November 21, 2009
At some point you’ll find that your book has a life of its own. It will actually have this life for a while before you make this discovery.
You hear fiction writers talk about this a lot. Their characters decide to do things that the author never planned. This may strike you as strange — isn’t the writer creating the work? This isn’t a scene from "The Purple Rose of Cairo". Characters must stay in their world — the world that you the author creates.
But they don’t. Even in non-fiction.
There are always parts of my books that are fighting me. They don’t want to be where they are. They want to come earlier or later. I struggle to make the examples work right. I agonize over the flow. And then at some point I listen to my characters and I break up one pairing and create another.
In my Cocoa book I had a nice chapter on Categories and Protocols. They seemed to work well together in the original version. And then I went back to update the book for Snow Leopard. Protocols kept asking me to come earlier. I insisted it stay where it was. I lost weeks over this struggle and finally gave up.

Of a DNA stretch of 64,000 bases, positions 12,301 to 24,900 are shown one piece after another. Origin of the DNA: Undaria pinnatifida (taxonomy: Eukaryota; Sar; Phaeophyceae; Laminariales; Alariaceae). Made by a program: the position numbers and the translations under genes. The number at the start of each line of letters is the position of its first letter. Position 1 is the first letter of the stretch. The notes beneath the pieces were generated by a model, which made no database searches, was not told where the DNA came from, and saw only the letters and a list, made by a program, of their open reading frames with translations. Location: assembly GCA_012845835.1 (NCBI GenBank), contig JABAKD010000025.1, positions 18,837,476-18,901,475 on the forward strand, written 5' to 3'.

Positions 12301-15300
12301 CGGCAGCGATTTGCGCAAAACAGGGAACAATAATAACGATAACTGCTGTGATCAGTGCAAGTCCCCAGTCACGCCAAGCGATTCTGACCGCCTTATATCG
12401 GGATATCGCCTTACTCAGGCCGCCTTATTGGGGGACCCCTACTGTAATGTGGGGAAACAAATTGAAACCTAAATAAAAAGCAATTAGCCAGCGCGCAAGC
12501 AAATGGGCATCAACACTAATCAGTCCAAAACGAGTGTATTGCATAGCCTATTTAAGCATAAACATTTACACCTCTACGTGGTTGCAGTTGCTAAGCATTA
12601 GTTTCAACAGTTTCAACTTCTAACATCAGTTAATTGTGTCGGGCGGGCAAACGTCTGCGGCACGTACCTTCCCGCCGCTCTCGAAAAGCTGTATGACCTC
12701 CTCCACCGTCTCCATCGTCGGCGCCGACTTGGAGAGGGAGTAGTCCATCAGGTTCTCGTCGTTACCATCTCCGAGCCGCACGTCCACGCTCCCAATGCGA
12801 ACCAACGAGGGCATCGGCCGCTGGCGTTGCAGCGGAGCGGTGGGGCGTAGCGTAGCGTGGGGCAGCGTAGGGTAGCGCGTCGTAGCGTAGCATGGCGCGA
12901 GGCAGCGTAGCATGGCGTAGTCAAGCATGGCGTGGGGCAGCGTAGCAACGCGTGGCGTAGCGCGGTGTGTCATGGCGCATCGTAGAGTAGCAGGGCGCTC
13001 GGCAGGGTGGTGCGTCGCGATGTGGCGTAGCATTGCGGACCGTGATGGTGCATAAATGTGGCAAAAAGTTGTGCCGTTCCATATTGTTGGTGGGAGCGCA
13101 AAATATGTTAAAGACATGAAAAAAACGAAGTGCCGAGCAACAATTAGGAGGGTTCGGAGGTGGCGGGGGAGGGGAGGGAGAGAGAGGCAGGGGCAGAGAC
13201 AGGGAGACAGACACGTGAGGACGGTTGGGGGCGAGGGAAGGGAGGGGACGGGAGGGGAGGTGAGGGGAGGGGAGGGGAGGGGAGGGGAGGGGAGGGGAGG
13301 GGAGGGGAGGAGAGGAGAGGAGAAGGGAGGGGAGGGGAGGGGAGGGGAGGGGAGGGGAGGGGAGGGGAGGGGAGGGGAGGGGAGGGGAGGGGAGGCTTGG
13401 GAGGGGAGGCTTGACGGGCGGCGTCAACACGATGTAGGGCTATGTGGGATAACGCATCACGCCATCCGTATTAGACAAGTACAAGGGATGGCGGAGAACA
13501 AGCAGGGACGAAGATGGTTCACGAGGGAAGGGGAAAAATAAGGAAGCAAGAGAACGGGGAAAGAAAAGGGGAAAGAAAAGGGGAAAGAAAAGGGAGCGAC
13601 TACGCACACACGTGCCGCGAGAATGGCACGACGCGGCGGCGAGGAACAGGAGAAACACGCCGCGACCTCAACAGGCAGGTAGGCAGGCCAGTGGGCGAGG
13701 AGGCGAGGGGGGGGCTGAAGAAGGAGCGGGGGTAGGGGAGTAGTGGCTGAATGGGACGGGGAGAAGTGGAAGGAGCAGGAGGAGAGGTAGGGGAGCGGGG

"OK," I said, "you can move earlier but there’s no way I’m moving Categories that early in the book. Categories sulked. I ignored it even more. I put it off way beyond where it was in the first edition. Categories pitched a real attitude. It threatened to walk from the book entirely—and I almost let it. And then a slot opened up and it fit perfectly. It became its own chapter. Because it had waited so long, it suggested other examples that I could and should use to explain it.
These specifics may not mean much to you, but there are elements of your book that are talking to you. Of course it’s really you that is talking to you. Listen. You might be right.
This post originally appeared in the Pragmatic Life blog.